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Education and training targets not right for everyone
Catch-all government targets to encourage young people who have been in care into education and training are not right for everyone, according to research sponsored by the Economic and Social Research Council (ESRC). A study led by Jennifer Ward, of Goldsmith College, University of London, looked at vulnerable young people who had lived in care and were establishing themselves as independent adults. It found that while a few were progressing smoothly, most were facing challenging situations and circumstances. These were commonly linked to past experiences, although dealing with the responsibility and practical aspects of living independently also proved testing.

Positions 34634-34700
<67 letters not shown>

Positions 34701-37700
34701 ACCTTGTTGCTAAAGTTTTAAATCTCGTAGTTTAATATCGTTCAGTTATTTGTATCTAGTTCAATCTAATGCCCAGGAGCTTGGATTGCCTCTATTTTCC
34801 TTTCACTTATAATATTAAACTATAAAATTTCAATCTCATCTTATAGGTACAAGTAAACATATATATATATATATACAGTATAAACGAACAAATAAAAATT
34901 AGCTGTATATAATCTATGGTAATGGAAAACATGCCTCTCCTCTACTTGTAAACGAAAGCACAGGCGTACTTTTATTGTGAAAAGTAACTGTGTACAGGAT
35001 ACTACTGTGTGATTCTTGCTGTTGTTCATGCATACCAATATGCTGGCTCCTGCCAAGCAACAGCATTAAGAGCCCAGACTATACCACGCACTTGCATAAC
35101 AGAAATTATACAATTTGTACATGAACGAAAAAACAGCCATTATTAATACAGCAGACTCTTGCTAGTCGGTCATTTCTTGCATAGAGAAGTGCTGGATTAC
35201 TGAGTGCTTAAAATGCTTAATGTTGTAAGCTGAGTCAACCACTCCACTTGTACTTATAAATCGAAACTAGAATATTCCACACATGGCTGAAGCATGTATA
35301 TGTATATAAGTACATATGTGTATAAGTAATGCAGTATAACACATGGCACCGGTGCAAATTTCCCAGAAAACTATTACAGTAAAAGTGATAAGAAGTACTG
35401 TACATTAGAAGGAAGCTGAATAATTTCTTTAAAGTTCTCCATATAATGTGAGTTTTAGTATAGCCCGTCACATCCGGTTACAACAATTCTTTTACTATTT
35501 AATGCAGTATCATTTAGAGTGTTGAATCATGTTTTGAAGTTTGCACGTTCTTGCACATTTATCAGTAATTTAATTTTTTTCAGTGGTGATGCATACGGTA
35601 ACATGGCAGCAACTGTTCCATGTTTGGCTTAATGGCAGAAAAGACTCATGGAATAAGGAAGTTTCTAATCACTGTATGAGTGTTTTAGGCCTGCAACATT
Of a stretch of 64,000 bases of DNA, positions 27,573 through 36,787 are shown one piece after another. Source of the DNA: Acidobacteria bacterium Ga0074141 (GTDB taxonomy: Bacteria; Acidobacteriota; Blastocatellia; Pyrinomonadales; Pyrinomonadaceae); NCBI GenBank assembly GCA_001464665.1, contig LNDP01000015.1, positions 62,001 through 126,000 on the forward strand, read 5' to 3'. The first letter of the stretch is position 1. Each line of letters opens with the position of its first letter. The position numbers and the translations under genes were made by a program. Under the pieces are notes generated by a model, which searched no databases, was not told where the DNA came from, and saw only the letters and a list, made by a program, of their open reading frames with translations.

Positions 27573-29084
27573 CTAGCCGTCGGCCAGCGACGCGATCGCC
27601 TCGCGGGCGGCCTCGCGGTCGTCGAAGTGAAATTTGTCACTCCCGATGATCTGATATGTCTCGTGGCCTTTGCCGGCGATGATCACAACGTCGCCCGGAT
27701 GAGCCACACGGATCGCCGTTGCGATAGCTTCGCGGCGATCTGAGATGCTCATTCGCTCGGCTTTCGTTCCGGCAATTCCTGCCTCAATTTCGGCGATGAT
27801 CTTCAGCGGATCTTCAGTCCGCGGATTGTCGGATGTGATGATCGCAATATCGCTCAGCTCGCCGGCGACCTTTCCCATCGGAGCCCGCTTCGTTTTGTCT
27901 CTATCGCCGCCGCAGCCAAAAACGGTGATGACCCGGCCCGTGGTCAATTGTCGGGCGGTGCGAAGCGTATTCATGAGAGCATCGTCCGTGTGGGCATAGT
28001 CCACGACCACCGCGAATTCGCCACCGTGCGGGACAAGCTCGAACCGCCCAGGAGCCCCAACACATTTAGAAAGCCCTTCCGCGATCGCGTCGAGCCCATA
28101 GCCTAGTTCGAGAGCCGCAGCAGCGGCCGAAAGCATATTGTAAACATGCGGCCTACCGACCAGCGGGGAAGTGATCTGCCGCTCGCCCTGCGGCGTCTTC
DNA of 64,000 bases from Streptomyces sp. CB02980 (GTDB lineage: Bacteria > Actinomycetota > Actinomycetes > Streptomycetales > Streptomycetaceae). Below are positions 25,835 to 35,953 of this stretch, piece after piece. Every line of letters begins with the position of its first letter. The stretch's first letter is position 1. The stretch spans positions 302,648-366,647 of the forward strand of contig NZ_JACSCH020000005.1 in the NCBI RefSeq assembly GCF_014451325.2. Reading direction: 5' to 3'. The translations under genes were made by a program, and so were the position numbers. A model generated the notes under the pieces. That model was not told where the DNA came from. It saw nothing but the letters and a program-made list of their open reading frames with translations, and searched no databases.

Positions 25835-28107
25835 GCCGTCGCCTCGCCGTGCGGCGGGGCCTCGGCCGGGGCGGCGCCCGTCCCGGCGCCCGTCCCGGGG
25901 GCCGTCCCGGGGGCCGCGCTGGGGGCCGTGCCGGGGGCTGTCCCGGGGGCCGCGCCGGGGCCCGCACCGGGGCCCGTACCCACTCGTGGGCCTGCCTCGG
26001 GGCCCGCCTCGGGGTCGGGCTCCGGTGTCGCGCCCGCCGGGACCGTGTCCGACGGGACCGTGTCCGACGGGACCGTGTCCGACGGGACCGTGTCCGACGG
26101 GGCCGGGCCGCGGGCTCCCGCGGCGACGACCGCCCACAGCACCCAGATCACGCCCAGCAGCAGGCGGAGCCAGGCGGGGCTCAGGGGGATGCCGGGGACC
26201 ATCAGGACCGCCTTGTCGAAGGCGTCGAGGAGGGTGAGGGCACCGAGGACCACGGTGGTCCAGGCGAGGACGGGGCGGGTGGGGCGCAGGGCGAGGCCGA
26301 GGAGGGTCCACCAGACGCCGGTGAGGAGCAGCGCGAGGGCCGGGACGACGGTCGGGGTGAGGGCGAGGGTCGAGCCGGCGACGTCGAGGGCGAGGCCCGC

The study says that some young people from care are capable and keen to participate in education or training and should be supported in doing so. However, some will not be ready to take up the challenge until later in their lives. These should instead be supported to approach it when they feel ready – in some cases, not until their mid to late 20s. While it is said that young people in general are making drawn-out transitions to adulthood, the same cannot be said of those who have been in care, says the report. It was clear that adulthood, or at least taking on adult responsibilities, not only happened at a young age, but also at a rapid rate. New situations and developments were sudden and seemed to pile up on top of each other. Key milestones which signify becoming an adult, such as getting a job, setting up home and managing domestic life, normally happen in some sort of order, says the report. However, it found that young people with backgrounds in care were trying to juggle a range of responsibilities and challenges at the same time. These new things to cope with had come about overnight on moving to their own accommodation. The study points out that the impact and difficulty of these coinciding challenges had often not been anticipated.